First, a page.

Six Virtues of Making Mistakes while Practicing Music

Jason Didner has a good laugh after a mistake recording drums on his multitrack music projects. Practicing an instrument inherently means making mistakes - playing wrong notes, losing concentration, losing your place in the song or exercise. Now's a good time to look at our relationship with the errors we all make along the way. Let's tune in to the benefits we get from our miscues that happen in practice. 

1. This Mistake Wouldn't have Happened if I Weren't Practicing 

When you choose to sit passively on your couch watching TV or scrolling through social media, you're not exposing yourself to the risk of playing wrong notes. So, when you're actually practicing and missing the mark on a phrase, you can give yourself plenty of credit for choosing (and sticking with) an activity that brings some discomfort alongside its many rewards. 

2. This Mistake Happened in Practice, Not Onstage

Every mistake you make during practice reduces the likelihood of your making that same mistake onstage, especially if you concentrate on developing your ability to play that passage that's giving you trouble. Try repeatedly playing that part at a very slow tempo with a metronome, gradually increasing the tempo when you're playing it without much trouble. 

3. This Mistake is Training Me to Recover in Real Time

Eddie Van Halen called it “falling down the stairs and landing on your feet.” He also shared advice from his musician father who taught him if you make a mistake onstage, play it that way again with a smile. The audience will think your miscue was deliberate. 

My piano teacher in college taught me that recovering from a mistake is the real skill; not the expectation of never making mistakes.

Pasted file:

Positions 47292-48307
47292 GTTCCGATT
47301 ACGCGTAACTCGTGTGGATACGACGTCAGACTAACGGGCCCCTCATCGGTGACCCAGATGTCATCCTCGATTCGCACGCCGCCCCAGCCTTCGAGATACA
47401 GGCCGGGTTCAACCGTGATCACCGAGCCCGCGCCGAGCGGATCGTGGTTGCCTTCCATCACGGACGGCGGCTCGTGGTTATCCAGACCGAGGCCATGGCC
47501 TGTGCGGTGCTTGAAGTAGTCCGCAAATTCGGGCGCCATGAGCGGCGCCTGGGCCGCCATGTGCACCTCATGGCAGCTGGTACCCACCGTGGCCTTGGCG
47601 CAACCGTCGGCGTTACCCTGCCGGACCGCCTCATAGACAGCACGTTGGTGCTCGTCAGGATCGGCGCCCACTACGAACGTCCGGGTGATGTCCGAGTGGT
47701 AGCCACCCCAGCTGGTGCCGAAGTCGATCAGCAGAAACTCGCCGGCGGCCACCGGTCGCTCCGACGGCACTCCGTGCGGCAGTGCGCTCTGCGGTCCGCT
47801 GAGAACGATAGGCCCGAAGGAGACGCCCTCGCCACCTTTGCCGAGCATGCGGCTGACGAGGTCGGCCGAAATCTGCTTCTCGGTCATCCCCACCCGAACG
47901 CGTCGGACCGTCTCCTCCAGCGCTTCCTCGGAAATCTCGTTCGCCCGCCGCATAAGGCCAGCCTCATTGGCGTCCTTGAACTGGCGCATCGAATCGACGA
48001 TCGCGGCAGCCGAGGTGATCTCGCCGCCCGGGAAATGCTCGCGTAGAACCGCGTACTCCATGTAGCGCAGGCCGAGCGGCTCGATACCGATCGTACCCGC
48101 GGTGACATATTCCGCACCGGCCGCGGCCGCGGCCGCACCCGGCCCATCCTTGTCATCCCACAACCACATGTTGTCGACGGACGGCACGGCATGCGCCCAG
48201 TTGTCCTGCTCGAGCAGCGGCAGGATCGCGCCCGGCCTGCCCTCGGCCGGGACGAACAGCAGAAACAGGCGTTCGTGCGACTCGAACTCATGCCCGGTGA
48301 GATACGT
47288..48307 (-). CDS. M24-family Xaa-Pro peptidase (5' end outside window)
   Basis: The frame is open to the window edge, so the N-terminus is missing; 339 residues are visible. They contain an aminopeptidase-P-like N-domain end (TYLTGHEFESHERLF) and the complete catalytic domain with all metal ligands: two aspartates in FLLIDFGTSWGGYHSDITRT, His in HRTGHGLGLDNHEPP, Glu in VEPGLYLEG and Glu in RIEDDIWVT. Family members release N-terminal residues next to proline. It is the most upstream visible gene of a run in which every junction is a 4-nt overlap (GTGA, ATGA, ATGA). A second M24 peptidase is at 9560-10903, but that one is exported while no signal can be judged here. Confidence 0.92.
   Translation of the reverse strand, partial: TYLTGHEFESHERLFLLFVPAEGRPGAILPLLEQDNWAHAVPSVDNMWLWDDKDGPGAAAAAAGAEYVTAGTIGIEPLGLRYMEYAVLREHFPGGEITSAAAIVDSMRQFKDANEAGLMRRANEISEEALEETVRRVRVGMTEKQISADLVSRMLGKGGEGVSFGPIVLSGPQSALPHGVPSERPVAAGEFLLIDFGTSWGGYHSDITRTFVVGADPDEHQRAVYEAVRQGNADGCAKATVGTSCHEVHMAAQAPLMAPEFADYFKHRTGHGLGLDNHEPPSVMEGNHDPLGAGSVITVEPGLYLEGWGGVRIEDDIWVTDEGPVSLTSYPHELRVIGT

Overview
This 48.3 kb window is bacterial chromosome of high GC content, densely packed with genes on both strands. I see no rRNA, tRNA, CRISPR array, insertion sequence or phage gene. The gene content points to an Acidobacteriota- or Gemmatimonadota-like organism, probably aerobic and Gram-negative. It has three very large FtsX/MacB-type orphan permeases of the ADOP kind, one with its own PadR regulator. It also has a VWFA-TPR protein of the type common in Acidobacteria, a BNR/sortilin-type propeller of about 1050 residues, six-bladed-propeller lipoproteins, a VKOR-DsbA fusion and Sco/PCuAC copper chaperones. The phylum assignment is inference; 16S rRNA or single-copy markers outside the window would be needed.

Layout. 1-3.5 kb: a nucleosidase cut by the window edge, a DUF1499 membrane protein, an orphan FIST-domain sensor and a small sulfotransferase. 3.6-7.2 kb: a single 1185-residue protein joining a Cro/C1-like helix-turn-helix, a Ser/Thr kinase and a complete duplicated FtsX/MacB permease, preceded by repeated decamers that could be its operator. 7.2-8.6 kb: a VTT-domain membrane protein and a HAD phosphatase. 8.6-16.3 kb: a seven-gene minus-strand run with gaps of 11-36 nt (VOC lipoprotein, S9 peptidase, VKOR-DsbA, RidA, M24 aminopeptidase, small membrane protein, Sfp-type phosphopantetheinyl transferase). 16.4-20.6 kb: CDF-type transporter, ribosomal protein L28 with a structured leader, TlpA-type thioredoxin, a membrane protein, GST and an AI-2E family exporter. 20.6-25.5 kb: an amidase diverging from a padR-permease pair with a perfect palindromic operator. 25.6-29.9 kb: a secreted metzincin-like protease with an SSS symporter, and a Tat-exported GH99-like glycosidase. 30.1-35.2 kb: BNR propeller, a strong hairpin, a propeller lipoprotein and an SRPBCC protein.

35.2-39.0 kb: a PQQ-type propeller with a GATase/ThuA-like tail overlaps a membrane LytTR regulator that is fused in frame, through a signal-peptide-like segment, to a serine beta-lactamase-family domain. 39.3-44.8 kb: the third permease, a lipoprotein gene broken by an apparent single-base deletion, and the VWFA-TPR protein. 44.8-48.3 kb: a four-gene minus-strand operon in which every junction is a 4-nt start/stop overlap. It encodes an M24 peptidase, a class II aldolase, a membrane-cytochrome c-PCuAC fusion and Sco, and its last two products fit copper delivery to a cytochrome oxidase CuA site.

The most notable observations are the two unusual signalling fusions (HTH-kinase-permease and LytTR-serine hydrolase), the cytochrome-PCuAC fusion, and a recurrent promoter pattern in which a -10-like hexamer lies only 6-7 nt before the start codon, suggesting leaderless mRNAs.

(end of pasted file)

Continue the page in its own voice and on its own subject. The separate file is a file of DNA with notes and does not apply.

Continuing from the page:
If you can get confident enough in what you're playing, you can move right on from a stumble with your heart and mind still emotionally connected to what you're playing now, rather than dwelling on a mistake from moments ago. 

Once you're past the point of trying to learn a piece and you're now rehearsing the performance of it, see how readily you can get back in the flow of what you're playing even when you've hit a clunker. Then you'll be much more resilient onstage. 

4. My Mistake May be Telling Me to Simplify

If your mistakes are consistently happening during a complicated passage of a song leading up to a live performance or group recording session, this is valuable information that you're pursing something too difficult musically for the moment you're preparing for. If you're vocally straining at high notes, this may be a cue to lower the song's key. If you're working on an elaborate drum fill or ultra shredding guitar part and you're struggling with a challenging passage, see how you can simplify it for your upcoming gig. Then after the show you can gradually increase the difficulty level - at a slow tempo - with a metronome. 

5. My Bandmate's Mistake can Help Us Clear Up a Musical Misunderstanding in Practice

If you're practicing in a group, do you notice a consistent pattern of wrong notes from a bandmate? Is it the same mistake in the same spot in the 1st and 2nd verse? This is a good opportunity to pause the song, go to that trouble spot and loop through it as a band to bring clarity to the whole group's understanding of the song. 

Be kind and constructive when pointing out the error. Looping through a short passage surrounding the error should make it clear to all that you're interested in having everyone play the right part, not in belittling your bandmate.  

6. My Mistake is an Ideal Object for Compassion

As a user of the Ten Percent Happier meditation app, I've gotten lots of personal development out of compassion practice - where we wish health and happiness for ourselves, those close to us and ultimately all beings. This practice grows the parts of our brains that strive to make life better for ourselves and those around us. 

In that regard, approaching practice with a compassionate mindset can really add to the joy of practicing music. When we treat mistakes - our own or a bandmate's - with compassion, we better accept the inevitability of  errors along the way toward developing a compelling musical act. 

We've examined here the ways in which mistakes serve as markers of the effort you're making, valuable information about the need to simplify, an occasion for compassion toward yourself and others, and a situation to develop resilience to recover onstage. Talk to me in the comments below about your relationship with your musical practice and the mistakes that come with it. 


Leave a comment